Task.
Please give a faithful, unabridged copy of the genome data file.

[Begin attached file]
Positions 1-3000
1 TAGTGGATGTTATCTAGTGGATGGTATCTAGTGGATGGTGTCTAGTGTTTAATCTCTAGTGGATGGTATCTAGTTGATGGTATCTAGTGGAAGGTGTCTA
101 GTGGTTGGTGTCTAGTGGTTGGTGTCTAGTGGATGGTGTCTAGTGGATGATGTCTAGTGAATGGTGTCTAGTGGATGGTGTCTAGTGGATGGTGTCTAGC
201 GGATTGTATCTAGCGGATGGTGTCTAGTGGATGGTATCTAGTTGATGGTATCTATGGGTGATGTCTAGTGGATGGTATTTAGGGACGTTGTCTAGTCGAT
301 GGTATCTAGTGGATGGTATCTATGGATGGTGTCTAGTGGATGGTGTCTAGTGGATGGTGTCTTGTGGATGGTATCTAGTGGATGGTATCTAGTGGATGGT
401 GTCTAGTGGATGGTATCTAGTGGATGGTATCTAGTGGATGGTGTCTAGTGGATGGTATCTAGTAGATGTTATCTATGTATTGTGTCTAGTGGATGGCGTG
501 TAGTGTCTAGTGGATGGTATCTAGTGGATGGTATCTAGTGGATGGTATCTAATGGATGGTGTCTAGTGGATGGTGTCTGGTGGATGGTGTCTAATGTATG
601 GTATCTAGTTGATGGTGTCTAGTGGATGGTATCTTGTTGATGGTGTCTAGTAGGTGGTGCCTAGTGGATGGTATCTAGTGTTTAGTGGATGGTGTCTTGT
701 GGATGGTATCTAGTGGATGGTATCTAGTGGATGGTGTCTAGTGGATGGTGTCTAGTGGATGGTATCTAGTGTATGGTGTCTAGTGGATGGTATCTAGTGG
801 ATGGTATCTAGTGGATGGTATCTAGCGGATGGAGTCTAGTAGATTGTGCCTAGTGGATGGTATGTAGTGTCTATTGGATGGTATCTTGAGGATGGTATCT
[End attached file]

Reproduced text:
Positions 1-3000
1 TAGTGGATGTTATCTAGTGGATGGTATCTAGTGGATGGTGTCTAGTGTTTAATCTCTAGTGGATGGTATCTAGTTGATGGTATCTAGTGGAAGGTGTCTA
101 GTGGTTGGTGTCTAGTGGTTGGTGTCTAGTGGATGGTGTCTAGTGGATGATGTCTAGTGAATGGTGTCTAGTGGATGGTGTCTAGTGGATGGTGTCTAGC
201 GGATTGTATCTAGCGGATGGTGTCTAGTGGATGGTATCTAGTTGATGGTATCTATGGGTGATGTCTAGTGGATGGTATTTAGGGACGTTGTCTAGTCGAT
301 GGTATCTAGTGGATGGTATCTATGGATGGTGTCTAGTGGATGGTGTCTAGTGGATGGTGTCTTGTGGATGGTATCTAGTGGATGGTATCTAGTGGATGGT
401 GTCTAGTGGATGGTATCTAGTGGATGGTATCTAGTGGATGGTGTCTAGTGGATGGTATCTAGTAGATGTTATCTATGTATTGTGTCTAGTGGATGGCGTG
501 TAGTGTCTAGTGGATGGTATCTAGTGGATGGTATCTAGTGGATGGTATCTAATGGATGGTGTCTAGTGGATGGTGTCTGGTGGATGGTGTCTAATGTATG
601 GTATCTAGTTGATGGTGTCTAGTGGATGGTATCTTGTTGATGGTGTCTAGTAGGTGGTGCCTAGTGGATGGTATCTAGTGTTTAGTGGATGGTGTCTTGT
701 GGATGGTATCTAGTGGATGGTATCTAGTGGATGGTGTCTAGTGGATGGTGTCTAGTGGATGGTATCTAGTGTATGGTGTCTAGTGGATGGTATCTAGTGG
801 ATGGTATCTAGTGGATGGTATCTAGCGGATGGAGTCTAGTAGATTGTGCCTAGTGGATGGTATGTAGTGTCTATTGGATGGTATCTTGAGGATGGTATCT